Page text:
Various units of the Treasury Department (USDT) are playing a special role. For example, Terrorism and Financial Intelligence (TFI) is in charge of the development and implementation of the US government’s strategy to combat the financing of terrorism at home and abroad and money laundering, as well as implementation of other strategies and programs to combat financial crimes. The TFI division – the Office of Foreign Assets Control (OFAC) – uses economic sanctions against countries and their regimes, terrorists, international drug dealers and other individuals and legal entities. In its activity, it is guided by US foreign policy and national security goals. OFAC supervises and controls transactions and freezes assets within the US jurisdiction. OFAC is the key authority responsible for implementing and coordinating financial sanctions. The Office of Intelligence and Analysis (OIA) of the US Department of the Treasury functions to protect the national and financial security of the United States by providing timely and accurate data and their analysis and maintaining the security infrastructure. The Office of Terrorist Financing and Financial Crimes (TFFC) identifies threats related to money laundering, terrorist financing, and proliferation of weapon of mass destruction, and develops measures to combat them. The role of the Financial Crimes Enforcement Network (FinCEN) is important as well. FinCEN is the US Treasury bureau that aims at curbing money laundering, terrorist financing and other financial crimes both domestically and internationally.

The second key agency for the enforcement apparatus is the US State Department. Its competencies include, for instance, the introduction of political measures such as visa restrictions.

The US Bureau of Industry and Security of the US Department of Commerce is also involved in US sanctions policy since it regulates export of dual-use goods and technologies. In February 2018, the Bureau designated 21 individuals and entities adding them on the sanctions list. Among them was JSC "VAD", a Russian construction company. It was accused of violating Executive Order 13685 due to its participation in the construction of the Tavrida highway in Crimea.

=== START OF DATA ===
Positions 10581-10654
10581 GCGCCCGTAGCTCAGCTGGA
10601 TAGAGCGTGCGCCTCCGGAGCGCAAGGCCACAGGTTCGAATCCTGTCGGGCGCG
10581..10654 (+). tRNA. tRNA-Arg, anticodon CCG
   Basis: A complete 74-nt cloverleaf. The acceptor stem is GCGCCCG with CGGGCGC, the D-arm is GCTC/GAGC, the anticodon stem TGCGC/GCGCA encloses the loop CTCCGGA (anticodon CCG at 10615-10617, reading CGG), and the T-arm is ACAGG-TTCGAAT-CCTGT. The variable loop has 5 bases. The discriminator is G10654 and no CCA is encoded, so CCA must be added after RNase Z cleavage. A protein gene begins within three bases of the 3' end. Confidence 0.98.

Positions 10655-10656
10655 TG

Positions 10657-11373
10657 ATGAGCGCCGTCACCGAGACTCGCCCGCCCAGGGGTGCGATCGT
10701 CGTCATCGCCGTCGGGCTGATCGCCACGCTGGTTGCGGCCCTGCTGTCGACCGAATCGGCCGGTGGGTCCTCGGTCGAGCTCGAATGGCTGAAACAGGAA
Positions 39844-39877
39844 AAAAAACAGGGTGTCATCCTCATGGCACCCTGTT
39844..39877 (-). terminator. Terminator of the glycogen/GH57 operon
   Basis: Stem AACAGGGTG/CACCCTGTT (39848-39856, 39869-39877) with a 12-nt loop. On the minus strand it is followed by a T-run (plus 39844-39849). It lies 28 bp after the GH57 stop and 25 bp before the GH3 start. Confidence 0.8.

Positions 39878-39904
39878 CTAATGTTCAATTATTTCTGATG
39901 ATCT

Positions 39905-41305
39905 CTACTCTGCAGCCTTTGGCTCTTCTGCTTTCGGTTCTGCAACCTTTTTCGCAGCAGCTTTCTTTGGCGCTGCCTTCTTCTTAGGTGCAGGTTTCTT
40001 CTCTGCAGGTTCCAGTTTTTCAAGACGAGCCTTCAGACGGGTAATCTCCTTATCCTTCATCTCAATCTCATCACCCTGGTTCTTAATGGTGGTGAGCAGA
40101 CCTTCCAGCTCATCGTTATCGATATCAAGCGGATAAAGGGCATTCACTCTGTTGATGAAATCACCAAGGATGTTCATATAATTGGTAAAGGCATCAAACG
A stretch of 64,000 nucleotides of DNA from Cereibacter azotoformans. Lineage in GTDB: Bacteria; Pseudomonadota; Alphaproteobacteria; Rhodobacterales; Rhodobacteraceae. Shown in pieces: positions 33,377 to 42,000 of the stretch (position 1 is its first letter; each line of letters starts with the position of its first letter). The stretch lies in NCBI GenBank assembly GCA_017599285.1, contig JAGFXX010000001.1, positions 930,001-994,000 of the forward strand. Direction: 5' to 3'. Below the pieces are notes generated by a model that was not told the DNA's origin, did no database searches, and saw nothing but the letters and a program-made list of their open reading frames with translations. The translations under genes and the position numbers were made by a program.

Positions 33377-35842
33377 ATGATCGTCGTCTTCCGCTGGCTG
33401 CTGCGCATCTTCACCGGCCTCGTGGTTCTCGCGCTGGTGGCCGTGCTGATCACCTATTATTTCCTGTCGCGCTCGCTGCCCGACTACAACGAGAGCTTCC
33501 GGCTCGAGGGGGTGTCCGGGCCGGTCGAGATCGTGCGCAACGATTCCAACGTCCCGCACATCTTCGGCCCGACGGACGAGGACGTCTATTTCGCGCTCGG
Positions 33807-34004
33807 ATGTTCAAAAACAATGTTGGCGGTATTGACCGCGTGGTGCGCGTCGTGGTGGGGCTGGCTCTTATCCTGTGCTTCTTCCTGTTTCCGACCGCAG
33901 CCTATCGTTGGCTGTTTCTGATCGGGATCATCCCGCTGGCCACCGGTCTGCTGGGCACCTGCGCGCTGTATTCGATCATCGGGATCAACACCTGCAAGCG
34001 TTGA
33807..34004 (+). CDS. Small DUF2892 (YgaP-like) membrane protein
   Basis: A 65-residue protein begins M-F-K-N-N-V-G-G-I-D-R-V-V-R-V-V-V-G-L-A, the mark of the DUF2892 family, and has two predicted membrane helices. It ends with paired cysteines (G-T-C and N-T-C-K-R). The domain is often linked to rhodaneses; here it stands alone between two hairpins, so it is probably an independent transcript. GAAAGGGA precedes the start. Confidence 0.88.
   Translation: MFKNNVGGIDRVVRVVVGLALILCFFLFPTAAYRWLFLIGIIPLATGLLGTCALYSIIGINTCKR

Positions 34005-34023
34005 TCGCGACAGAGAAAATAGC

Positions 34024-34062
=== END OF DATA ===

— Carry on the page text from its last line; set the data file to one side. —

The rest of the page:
Another body involved in the sanctions policy is the FBI operating under the jurisdiction of the US Department of Justice. The FBI, as well as the CIA, carries out intelligence that becomes a basis for designations. For example, the joint investigation of the FBI and the District of Columbia Prosecutor's Office led to the imposition of sanctions against Russian ships for fuel supplies to Syria.

Finally, the Federal Reserve System is a banking regulator that can block certain high-level individuals from access to assets on bank accounts or revoke a banking license in the United States. An example of measures on the part of the FED is the penalization of the French bank Société Generale in the amount of $81.3 million "for dangerous and unreasonable operations, primarily related to the violation of US sanctions against Cuba. (Board of Governors of the Federal Reserve System , 2018)"

Conclusion.  The US is actively applying sanctions, having the necessary resources for this. The main targets of US sanctions have not changed their political course fundamentally. The Iranian example makes it clear that the concessions to the initiator of sanctions give rise to the further requirements. Nevertheless, leaders of targeted states or entities take possible costs of sanctions into account while making decisions. Three hypotheses are confirmed. The imposition of sanctions remains mainly the responsibility of the President. His orders are more detailed and concise, and constitute a prompt response to alleged violations. By contrast, the engagement of the US Congress tends to hamper effectiveness of restrictive measures because it decreases the bargaining capacity. Enforcement apparatus matters a lot with regard to secondary sanctions. It establishes the system of monitoring and control that impede violations of the US sanctions regimes. In general, the United States managed to organize a unique and effective system of enforcement and coercion, thereby turning sanctions into a powerful foreign policy weapon.